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Nutrition & Diet: Issues for People who have Learning Disabilities

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Introduction

Nutrition & Diet: Issues for People who have Learning Disabilities A Learning Contract Steven Perks Group T September 1999 Advanced Diploma in Clinical Nursing Tutor: Andy Philpott The aim of this learning contract is to enhance my knowledge on the importance of a well balanced, varied and healthy diet among the people with whom I work. I will look at addressing what constitutes a good diet, which nutrients are important to us in terms of promoting health and wellbeing and specific issues, which may be associated with people who have learning disabilities. I will then hopefully come to some conclusions about the importance of promoting and supplying a healthy diet to the people with whom we work. I will conclude with an evaluation of the learning contract. The nutritional status of people is seen as of particular importance in the field of nursing, not only in the physical sense of health, but as LeMay (1996) stresses also the influence it has on the persons psychological and social wellbeing. Bond (1997) emphasises the fact that significant expertise is needed to assess problems associated with eating and in the provision of appropriate interventions. Sarah Mullally, England's Chief Nursing Officer said recently: 'Every nurse is responsible for ensuring that people receive dietary care appropriate to their needs' (Dinsdale 2000). To begin lets look at what is needed to provide a good diet. ...read more.

Middle

At the other end of the scale there are some people with learning disabilities who may be at risk of weight loss, or who may have difficulty in gaining weight. Lee and Nieman (1996) comment that factors leading to malnutrition include, inadequate nutrient intake, nutrient mal-absorption, increased nutrient requirements and inadequate emotional and social nurturing, all of which can be applied to people with learning disabilities living in long-stay environments. Dorset NHS Trust (1999) list the following reasons as to why some clients may become underweight, hyperactivity, behavioural problems such as meal refusal/refusal of certain foods, dysphagia, inappropriate feeding utensils, positioning at mealtimes, depression, and medical problems such as poor dentition. Dysphagia is a problem experienced by some people who are learning disabled, especially if there is associated cerebral palsy or a history of strokes. Weller (1997) defines dysphagia as difficulty in swallowing. The nurse's goal in feeding an individual with dysphagia is to maintain or improve nutritional status and to ensure safety during mealtimes (Copeman 1999). Food for individuals with dysphagia needs to be pureed or mashed; this can cause its own problems as Herbert (1996) states adding liquid to foods will reduce nutritional value by 50%, pureed food also looks unappetising and could lead to meal refusal. Therefore meals should be made to look as appetising as possible, thickened using Thickn'Easy, and made as nourishing as possible with the addition of calorie supplements such as Maxijul or Polycal. ...read more.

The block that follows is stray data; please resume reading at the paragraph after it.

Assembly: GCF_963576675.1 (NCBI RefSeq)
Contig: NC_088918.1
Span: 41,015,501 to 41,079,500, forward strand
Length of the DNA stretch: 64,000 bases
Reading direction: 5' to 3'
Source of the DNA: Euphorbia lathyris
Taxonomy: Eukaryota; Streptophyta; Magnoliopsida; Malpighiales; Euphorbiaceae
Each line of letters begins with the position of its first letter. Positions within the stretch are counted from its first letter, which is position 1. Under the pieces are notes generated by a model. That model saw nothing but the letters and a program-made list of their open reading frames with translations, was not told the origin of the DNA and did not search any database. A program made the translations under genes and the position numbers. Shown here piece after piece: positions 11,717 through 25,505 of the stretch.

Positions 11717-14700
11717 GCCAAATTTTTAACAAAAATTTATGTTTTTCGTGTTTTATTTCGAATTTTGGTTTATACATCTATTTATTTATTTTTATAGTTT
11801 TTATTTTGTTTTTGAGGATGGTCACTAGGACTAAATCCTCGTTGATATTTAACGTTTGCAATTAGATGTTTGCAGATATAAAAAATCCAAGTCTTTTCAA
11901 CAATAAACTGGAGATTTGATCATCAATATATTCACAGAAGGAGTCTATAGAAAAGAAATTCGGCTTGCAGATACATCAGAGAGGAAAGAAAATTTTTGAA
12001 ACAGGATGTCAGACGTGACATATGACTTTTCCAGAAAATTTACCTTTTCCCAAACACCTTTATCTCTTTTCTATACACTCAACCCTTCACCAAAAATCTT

Conclusion

ARROWSMITH, H. DAVIDSON, A. and ROLLINS, H. (eds.)(2000) Adult Nutritional Support: A Practical Guide for Nurses. Longman Higher Education. COPEMAN, J. (1999) Nutritional Care for Older People: A guide to Good Practice. London: Age Concern. DAHL, M., THOMMESEN, M., RASMUSSEN, M. and SELBERG, T. (1996) 'Feeding and Nutritional Characteristics in Children with Moderate or Severe Cerebral Palsy'. Cited in ALDRIDGE, J., PULLEN, J. and WHELAN, C. (2000) A Survey of the Nutritional Status of Adults and Children Using the Learning Disability Services of a Health Trust. Journal of Learning Disabilities. Jun. 4(2), pp.141-152. DEPARTMENT OF HEALTH (1995) The Health of the Nation. A Strategy for People with Learning Disabilities. London: HMSO. DINANI, S. and CARPENTER, S. (1990) Down's Syndrome and Thyroid Disorder. Journal of Mental Deficiency Research. 34, pp.387-392. DINSDALE, P. (2000) Food for Thought. Nursing Standard. 14(19), p.12. DORSET NHS TRUST (1999) Nutrition Facts for Learning Disabilities. Nutrition and Dietetic Services. HERBERT, M. (1996) Coping with Children's Feeding Problems and Bedtime. British Psychological Society. LEE, R. D. and NIEMAN, D. C. (1996) Nutritional Assessment. 2nd Edition. Boston: McGraw-Hill. LEMAY, A. (1996) Nutrition. Cited in CLAY, M. (2001) Nutritious, Enjoyable Food in Nursing Homes. Nursing Standard. 15(19), pp.47-53. PERRY, M. (1996) Treating Obesity in People with Learning Disabilities. Nursing Times. 28Aug. 92(35), pp.36-38. ROPER, N. LOGAN, W.W. and TIERNEY, A. J. (1990) The Elements of Nursing Based on a Model of Living. 3rd ed. Edinburgh: Churchill Livingstone. SULLIVAN, A. and TUCKER, R. (1999) Meeting the Nutritional Needs of People with Mental Health Problems. Nursing Standard. 13(47), pp.48-53. WELLER (2000) Bailliere's Nurses Dictionary. 23rd ed. Mosby ...read more.

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